And then I want to close my eyes and begin again.

I write and publish new short fiction for free every day. If you like what you’re reading, support me on Patreon to read tomorrow’s story today.


The goat rests on the small girl’s lap as she plucks briars from the back of his neck. He’d managed to rid himself of the rest with a frantic roll through the weeds, but these last few just would not come loose. And so, he has gone to the place where the girl plays, and he has leapt over another row of bushes, chancing further aggravation in the hope she will set him free.

She is patient, this girl, the only one her little brother will sit still for on Sundays when it is time to comb his angry mop of tangled blonde hair, and she pulls the briars from the goat’s fur with the same diligence. If there is a choice between yanking a hair and pricking her finger, she will bleed before hurting him.

Years from now, when she has crossed the ocean and made her way to America, when she has married the mechanic who will only make love to her after he has made love to the bottle, she will remember the goat in the weeds. She will remember to stroke the hair of the man who has done what is expected of him, even as he cries into the warmth of her bosom. She will work her fingers across his scalp inch by inch, rubbing and scratching, rubbing and scratching, until every hurt is gone, until he—like the goat—is staring into the middle distance, unsure of how he got here, but thankful just the same.

I write and publish new short fiction for free every day. If you like what you’re reading, support me on Patreon to read tomorrow’s story today.

Flat Water

A boat on flat water, tied up in an empty canal—that, right there, is the saddest thing I ever done seen.

A boat wants to be free; she wants to roam. But, not only that, she wants the waves. We don’t, the men what pilot her, but the boat herself, she craves the challenge of climbing a slope of water tall as a mountain. She yearns to prove herself, to come back right side up after going under, to do the sorts of things no other boat has ever done.

She doesn’t need a port to rest in, for she doesn’t need to rest. It’s we men who need the comforts of a warm bed and a hot supper. She, the boat, she don’t want her sails tucked away. She don’t want her decks empty and silent. What she wants is a belly full of rum, a crew as crazy as she is, and an open sea before her.

Let her loose, says I. See what she can do.

I write and publish new short fiction for free every day. If you like what you’re reading, support me on Patreon to read tomorrow’s story today.


Photo by Ryan McGuire

Photo by Ryan McGuire

How do you feel about that moment when, as he twists the cover off the pickle jar, the veins in his neck begin to show, the muscles in his arms begin to tense, and his ribs become clearly visible? How do you feel as this bare-chested man grits his teeth and struggles against the vacuum seal that’s keeping you from your midnight snack? Do you wonder why he has his shirt off in the first place, or do you simply revel in the sight of a man fighting the last great battle of his life?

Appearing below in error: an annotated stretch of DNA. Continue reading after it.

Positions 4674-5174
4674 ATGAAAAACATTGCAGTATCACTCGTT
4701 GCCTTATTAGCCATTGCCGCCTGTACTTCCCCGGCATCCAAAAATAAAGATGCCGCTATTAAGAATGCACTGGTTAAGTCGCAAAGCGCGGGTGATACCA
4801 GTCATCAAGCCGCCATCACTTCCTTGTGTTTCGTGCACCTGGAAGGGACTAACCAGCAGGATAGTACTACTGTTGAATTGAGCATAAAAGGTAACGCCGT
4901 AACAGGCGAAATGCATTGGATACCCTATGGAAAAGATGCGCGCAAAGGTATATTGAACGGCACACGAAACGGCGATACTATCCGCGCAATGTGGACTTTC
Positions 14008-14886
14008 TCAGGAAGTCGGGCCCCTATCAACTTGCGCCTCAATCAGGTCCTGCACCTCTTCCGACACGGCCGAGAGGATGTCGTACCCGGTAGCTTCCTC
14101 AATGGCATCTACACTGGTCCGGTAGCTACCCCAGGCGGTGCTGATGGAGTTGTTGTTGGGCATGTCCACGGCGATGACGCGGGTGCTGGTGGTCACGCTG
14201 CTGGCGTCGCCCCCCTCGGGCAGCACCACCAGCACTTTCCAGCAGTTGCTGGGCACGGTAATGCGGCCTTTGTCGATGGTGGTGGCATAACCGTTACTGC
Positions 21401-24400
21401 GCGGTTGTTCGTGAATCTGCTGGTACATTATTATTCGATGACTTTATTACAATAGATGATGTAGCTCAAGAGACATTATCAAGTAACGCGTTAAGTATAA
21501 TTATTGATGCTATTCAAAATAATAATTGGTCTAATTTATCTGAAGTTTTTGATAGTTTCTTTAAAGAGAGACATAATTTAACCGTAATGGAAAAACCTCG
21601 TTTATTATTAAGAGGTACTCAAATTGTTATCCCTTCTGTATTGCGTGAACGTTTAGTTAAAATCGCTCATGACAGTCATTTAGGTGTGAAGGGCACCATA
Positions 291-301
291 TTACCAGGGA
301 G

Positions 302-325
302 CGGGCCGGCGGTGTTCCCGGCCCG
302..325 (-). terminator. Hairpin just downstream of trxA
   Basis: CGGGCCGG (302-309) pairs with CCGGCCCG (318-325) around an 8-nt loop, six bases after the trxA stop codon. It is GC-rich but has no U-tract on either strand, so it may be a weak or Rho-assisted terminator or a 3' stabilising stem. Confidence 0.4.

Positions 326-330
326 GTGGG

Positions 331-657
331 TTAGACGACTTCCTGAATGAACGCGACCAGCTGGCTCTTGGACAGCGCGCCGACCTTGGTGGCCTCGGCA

When he slaps the jar down onto the counter in defeat and skulks away, when you pick it up and twist the blasted cap off with one swift flick of your far smaller wrist, do you tighten it back up a bit, tell him that no, he didn’t hear the tell-tale pop, and ask him to give it one more try? Do you do that, or do you say the hell with his male pride and start eating the pickles?

The pickles, I say. Eat the fucking pickles.

I write and publish new short fiction for free every day. If you like what you’re reading, support me on Patreon to read tomorrow’s story today.


He spends his nights dreaming of ways to escape this house that has trapped him, that he bought when he was too young to know the American dream is a crock of shit they spoon-feed you until you no longer notice the taste.

Whatever that means.

He can’t escape it now, the four walls he owes the bank his first-born child for. They’ll take nothing less, and since he’s proven to be infertile—hence, the absent wife (soon to be ex)—he’s stuck here until he can come up with something. He wonders if the bank will take a cat instead. Or a dog. People who own pets talk about their animals as if they were kids, so…

He punches the wall and makes a dent—another repair he’ll have to make, should the bank ever choose to take his goldfish as payment—and he closes his eyes to drive away the pain of his own stupidity. What he sees is an orange car—a Volkswagen Beetle!—with a surf board on top. He can’t surf, but he doesn’t let that stop his delusion.

He sees himself and the wife, free of the house, free of expectations, free of everything except the small amount of clothing they need to keep from being arrested. He sees them park the orange bug across the street from the beach, and he sees them dash across the two lanes of traffic with the surfboard stretched between them. He sees them taking turns on the waves, taking hits off of a jay, and wasting days and days and days.

He keeps his eyes closed, and he escapes. It’s the only way. The moment he opens them, he’ll be stuck again.

I write and publish new short fiction for free every day. If you like what you’re reading, support me on Patreon to read tomorrow’s story today.